You might even execute very well, but you will do so from an insufficiently examined opportunity set. Better to have consciously engaged Reflective Mode while doing the research, rather than running on autopilot in your favoured Directive Mode. Directive Mode is the one you want to engage only once you’ve completed your research and you want to execute the trade. Your choice of mode does matter.
Another thing that matters is whether the conditions in which you’re operating are favourable or adverse. Unlike standard personality typing, the Mode Framework recognises that you function differently in different domains under different conditions, and those differences make a difference to what you achieve.
Under favourable conditions (low noise) the constructive aspect of each mode is operative. Conversely, under adverse conditions (high noise) the destructive aspect of each mode comes into play.
- Directive Mode.
- People Domain. If you need to get something done in an interpersonal situation while the conditions are favourable, you can come across as constructively assertive. But if the noise levels increase, you can become destructively hostile in that same situation.
- Market Domain. If you need to get something done in an investment situation while the conditions are favourable, you can be constructively decisive. But if the noise levels increase, you can become destructively dogmatic.
- Reflective Mode.
- People Domain. Under favourable conditions you can be constructively deliberate in your interpersonal dealings, but adverse conditions can force you into being unconstructively detached from others.
- Market Domain. Under favourable conditions you can be constructively analytical in your approach to investment matters, but adverse conditions can force you into being unconstructively inert in relation to markets.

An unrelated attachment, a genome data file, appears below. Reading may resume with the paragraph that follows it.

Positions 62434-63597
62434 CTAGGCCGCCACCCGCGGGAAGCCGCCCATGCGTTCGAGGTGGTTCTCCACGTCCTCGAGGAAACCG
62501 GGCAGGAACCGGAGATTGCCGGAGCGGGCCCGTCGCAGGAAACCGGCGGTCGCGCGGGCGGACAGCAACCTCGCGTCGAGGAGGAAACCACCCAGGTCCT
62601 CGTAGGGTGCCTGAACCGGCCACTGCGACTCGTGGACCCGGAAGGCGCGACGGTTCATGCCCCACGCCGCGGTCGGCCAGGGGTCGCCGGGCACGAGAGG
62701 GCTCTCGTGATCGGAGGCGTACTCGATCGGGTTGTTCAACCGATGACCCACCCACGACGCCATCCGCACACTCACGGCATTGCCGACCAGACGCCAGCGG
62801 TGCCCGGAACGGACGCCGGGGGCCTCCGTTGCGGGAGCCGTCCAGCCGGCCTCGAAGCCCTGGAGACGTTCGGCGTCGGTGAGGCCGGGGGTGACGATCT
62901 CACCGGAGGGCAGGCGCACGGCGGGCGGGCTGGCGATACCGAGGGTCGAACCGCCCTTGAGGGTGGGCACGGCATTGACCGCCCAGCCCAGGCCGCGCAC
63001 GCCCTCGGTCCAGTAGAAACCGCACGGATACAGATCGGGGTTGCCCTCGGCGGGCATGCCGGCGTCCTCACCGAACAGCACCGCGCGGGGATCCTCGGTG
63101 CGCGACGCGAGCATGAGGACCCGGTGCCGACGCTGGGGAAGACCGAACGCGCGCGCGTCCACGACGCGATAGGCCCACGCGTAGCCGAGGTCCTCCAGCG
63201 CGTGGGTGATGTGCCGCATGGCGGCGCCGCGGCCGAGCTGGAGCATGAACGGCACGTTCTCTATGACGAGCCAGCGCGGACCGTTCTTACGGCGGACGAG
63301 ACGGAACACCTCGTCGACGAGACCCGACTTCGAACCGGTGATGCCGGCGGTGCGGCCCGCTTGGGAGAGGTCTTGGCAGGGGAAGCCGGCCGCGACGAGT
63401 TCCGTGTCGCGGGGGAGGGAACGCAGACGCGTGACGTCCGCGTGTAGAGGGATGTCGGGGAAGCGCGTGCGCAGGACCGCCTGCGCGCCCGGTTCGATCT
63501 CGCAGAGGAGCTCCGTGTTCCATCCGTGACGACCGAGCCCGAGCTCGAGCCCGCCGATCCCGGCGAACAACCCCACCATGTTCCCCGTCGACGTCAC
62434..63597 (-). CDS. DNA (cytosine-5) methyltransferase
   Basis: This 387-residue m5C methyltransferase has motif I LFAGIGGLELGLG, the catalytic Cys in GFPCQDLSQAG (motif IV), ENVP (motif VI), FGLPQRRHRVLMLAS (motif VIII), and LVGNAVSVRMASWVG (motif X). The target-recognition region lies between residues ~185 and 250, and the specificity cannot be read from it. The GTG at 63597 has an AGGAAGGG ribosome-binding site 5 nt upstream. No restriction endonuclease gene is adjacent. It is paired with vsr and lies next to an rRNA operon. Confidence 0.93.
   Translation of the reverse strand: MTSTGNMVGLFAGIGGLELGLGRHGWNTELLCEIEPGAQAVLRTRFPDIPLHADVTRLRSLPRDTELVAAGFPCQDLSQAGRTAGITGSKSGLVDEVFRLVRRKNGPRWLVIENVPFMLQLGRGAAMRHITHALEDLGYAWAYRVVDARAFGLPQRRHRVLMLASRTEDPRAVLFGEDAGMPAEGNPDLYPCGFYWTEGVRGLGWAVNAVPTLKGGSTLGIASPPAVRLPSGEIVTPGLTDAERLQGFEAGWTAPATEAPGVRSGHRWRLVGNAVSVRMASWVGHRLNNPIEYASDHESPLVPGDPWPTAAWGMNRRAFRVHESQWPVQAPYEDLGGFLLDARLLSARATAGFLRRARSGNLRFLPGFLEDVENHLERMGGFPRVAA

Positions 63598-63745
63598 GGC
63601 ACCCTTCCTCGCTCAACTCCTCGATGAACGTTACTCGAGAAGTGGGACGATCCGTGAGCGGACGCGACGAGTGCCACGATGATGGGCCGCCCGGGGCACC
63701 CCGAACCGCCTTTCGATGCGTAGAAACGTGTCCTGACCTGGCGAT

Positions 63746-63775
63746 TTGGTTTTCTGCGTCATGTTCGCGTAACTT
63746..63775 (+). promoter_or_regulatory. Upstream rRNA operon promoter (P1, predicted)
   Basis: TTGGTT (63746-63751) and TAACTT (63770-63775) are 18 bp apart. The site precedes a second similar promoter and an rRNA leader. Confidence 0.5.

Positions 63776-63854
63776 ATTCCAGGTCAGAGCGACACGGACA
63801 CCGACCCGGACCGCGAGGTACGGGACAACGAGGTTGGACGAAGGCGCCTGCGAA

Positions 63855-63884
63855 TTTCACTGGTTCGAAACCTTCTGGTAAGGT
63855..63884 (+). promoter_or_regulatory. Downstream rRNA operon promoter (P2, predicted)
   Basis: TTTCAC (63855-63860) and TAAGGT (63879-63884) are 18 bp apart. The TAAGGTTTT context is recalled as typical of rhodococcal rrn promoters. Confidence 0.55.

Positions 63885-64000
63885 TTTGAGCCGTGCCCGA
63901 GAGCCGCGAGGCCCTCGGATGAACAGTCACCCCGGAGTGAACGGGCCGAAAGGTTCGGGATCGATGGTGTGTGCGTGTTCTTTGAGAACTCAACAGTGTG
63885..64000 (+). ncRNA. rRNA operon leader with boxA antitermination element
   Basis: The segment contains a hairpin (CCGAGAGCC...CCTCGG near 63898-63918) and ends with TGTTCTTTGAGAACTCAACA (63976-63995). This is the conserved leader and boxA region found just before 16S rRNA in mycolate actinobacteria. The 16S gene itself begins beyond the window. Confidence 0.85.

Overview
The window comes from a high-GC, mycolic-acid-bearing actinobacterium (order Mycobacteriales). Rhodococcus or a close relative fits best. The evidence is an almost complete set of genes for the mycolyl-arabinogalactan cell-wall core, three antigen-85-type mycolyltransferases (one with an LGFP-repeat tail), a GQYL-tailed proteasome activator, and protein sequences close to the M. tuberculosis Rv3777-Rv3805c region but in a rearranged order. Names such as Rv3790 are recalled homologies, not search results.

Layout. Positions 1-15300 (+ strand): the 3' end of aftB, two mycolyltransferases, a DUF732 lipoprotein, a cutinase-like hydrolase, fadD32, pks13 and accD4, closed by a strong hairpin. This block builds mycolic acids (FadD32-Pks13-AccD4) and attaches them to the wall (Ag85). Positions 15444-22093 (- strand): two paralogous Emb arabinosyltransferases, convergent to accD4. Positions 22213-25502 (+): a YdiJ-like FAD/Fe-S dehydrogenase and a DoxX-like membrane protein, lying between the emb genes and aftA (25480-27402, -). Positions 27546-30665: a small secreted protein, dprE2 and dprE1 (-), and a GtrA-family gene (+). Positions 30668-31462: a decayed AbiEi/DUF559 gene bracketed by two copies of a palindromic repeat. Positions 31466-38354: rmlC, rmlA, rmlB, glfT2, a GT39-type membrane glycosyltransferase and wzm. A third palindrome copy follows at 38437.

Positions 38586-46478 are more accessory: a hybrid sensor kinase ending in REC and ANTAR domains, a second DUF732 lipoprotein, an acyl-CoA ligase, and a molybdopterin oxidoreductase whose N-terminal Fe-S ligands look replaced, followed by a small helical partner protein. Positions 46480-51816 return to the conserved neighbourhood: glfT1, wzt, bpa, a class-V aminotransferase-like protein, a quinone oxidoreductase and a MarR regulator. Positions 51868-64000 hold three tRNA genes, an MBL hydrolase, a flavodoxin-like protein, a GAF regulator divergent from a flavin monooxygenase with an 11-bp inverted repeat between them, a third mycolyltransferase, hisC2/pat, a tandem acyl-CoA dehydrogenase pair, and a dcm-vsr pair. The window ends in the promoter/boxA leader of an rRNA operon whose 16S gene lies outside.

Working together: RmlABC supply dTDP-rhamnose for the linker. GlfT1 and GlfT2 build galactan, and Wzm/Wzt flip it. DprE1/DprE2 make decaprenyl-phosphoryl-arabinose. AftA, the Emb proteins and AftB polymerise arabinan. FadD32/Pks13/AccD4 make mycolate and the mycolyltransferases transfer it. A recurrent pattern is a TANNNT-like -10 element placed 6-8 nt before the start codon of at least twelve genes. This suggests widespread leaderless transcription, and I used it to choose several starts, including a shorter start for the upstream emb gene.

- Connective Mode.
- People Domain. While the noise levels are low, you can come across as being constructively humble. But if noise levels become elevated, the constructive aspect of this mode can degrade to the point where you can become unconstructively submissive to others.
- Market Domain. When the noise levels are low, you can be constructively flexible. But if noise levels become elevated, the constructive aspect can degrade to the point where your investment behaviour can become destructively erratic.
Even if you have access to all three modes, and even if you’ve selected the most constructive mode for the situation, the presence of noise will toxify and degrade the constructive aspect of each mode to the point where it becomes destructive to your professional relationships and your investment process. And, as an intensifier, the selection of a suboptimal mode will itself give rise to noise.
Human behaviour can be difficult to understand. This Mode Framework simplifies matters and helps you to better understand yourself and those around you. With better understanding comes better management of yourself and others, which produces better results.
- What is your default inclination: action, analysis, or relationship?
- What are the consequences of this default?
- What might you begin to do differently? How might that happen?
Justin Newdigate: Noise (2019)